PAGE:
What you should know about Saudi investment in African farmland
Saudi Arabia is investing in agricultural land in Africa as the state’s local crop production diminish.
Saudi Arabia has a major problem with water scarcity and only 1% of its land is suitable for agriculture.
“Saudi investors have reportedly planned or concluded investments covering 800,000 hectares of land in Africa (accounting for almost 70% of all large deals struck by Saudi firms globally),” says Standard Bank in a recent report.
But why Africa, and what are the opportunities and problems Saudi investment in Africa might catalyse?
The Saudi agriculture problem
Saudi Arabia is approaching a food production crisis that is a major problem for its growing population that is consuming more food. “Local poultry production in 2012 is likely to be almost 800,000 tonnes lower than consumption, while wheat production will be deficient by around 1,800,000 tonnes and maize by 1,880,000 tonnes,” notes Standard Bank’s report. Saudi Arabia’s water scarcity is also problematic, with water consumption having more than doubled since 2006.
This has led to the Saudi government deciding to phase out local wheat production. By 2016 it will no longer purchase locally-grown wheat. The country is already estimated to import around 2.5 million tonnes of wheat between 2012/2013, and this is expected to increase to 3.3 million tonnes annually in the coming years.
However, relying on food imports is not ideal, with the country becoming vulnerable to unstable global supply and costs.
The solution: invest in foreign agricultural production as a “means to ensure a long-term, reliable supply of stable commodities,” says the report. It is because of this that the “Saudi government established the King Abdullah Initiative for Saudi Agriculture Investment Abroad under which large Saudi agribusiness firms are provided with credit, as well as strategic and logistical support to invest abroad”.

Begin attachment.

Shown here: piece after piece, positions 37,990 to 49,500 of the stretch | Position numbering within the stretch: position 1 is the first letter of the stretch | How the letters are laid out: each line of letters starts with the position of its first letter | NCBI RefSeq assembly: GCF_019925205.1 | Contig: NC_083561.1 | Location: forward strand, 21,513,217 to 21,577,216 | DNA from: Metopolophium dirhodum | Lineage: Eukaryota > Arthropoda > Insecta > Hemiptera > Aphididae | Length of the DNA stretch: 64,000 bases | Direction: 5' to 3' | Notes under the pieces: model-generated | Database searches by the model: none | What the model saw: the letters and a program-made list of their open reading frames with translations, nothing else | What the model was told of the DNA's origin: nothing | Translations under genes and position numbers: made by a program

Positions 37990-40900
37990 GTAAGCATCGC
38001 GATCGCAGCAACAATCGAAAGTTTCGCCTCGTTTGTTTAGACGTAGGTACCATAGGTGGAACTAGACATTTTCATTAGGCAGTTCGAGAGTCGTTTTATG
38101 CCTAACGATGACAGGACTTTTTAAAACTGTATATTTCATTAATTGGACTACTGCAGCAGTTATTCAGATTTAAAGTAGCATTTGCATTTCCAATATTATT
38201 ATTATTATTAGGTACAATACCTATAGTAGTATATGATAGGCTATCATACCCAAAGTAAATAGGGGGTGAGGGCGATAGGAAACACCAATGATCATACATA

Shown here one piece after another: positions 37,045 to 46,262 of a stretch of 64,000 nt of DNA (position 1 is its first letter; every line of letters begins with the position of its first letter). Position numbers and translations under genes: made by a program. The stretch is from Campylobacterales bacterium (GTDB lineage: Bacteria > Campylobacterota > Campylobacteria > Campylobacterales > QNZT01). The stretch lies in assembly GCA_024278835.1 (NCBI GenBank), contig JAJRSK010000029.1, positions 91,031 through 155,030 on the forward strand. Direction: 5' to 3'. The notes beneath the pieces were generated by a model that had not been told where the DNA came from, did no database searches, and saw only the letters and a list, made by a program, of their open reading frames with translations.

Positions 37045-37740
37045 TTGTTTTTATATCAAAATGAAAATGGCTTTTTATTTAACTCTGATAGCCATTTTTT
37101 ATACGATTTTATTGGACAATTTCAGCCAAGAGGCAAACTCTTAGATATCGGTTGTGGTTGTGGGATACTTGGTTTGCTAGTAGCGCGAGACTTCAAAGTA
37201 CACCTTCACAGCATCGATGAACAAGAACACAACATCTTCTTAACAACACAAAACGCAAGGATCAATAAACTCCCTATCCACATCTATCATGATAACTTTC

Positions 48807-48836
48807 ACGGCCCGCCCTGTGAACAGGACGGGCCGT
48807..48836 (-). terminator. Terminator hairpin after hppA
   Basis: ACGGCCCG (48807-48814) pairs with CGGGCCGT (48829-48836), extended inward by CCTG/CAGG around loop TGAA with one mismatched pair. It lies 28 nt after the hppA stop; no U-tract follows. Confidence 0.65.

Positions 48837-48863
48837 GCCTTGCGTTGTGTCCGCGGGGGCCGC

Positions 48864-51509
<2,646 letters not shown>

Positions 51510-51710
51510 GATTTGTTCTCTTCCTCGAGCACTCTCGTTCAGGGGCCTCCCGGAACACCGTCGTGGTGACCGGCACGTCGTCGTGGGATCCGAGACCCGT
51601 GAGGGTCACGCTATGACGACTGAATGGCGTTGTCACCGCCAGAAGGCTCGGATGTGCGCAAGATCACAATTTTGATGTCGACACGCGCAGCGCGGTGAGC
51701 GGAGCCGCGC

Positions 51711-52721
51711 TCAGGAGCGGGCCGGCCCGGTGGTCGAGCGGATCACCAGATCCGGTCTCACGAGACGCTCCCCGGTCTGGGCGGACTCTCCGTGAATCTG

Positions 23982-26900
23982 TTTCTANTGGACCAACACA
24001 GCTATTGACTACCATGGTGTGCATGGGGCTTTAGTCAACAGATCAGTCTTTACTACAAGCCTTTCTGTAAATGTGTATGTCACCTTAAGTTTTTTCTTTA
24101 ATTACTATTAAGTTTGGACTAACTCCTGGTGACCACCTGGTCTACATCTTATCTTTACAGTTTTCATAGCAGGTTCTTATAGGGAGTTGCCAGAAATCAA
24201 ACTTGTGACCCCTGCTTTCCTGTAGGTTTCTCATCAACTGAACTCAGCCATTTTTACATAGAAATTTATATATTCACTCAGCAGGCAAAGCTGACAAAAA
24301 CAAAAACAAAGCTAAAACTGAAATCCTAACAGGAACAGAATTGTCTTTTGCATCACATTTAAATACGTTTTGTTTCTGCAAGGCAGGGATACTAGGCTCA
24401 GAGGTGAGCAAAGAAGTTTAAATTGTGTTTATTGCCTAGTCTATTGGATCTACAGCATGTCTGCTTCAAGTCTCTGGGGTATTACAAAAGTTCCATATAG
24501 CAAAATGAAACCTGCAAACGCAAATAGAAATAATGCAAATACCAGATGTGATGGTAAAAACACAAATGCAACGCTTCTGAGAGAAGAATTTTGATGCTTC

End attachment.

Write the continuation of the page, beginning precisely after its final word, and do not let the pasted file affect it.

The Africa solution
With 60% of the world’s uncultivated arable land being in Africa, it’s no wonder that Saudi Arabia has an eye on the continent, with almost 70% of all concluded and planned investments in offshore agriculture being in Africa.
“Factors considered in identifying suitable host countries for agricultural investments include the availability of resources and infrastructure, political and socio-economic stability, and favourable relations with the Saudi government,” notes the report. “Under this initiative, bilateral government-to-government deals can be struck which allow more fluid access for Saudi firms in target markets.”
An example of a Saudi investment in agricultural land in Africa is the Ethiopian government leasing 10,000 hectares to the Saudi Star Agricultural Development in 2008. The company has plans to acquire another 290,000 hectares of land.
“A guiding principle of the initiative is that the investor must have the right to export at least 50% of the farmed produce to Saudi Arabia,” says the report. “The primary products targeted are wheat, barley and maize.”
Weighing up the pros and cons for Africa
Africa needs investment for the improvement of infrastructure and to boost employment opportunities and skills development. Agricultural investment by Saudi firms could help with all these things and more.
However, Standard Bank points out that attention needs to be given to the possible negative ramifications. “Under-selling of agricultural assets (both land and, perhaps more critically, water) remains a profound threat. Meanwhile, as large tracts of land are sold or leased off to foreign investors, the social strains brought about by the relocation of local inhabitants has the potential to be deeply destabilising.”
An ideal investment in Africa’s agricultural land would include directing investment into agricultural infrastructure (such as storage and transport); providing employment and training for local communities; and ensuring that a generous portion of the crops go to local markets. The report also argues that “transparency in the manner in which land deals are struck, and adequate consultation with affected local communities, must be compulsory”.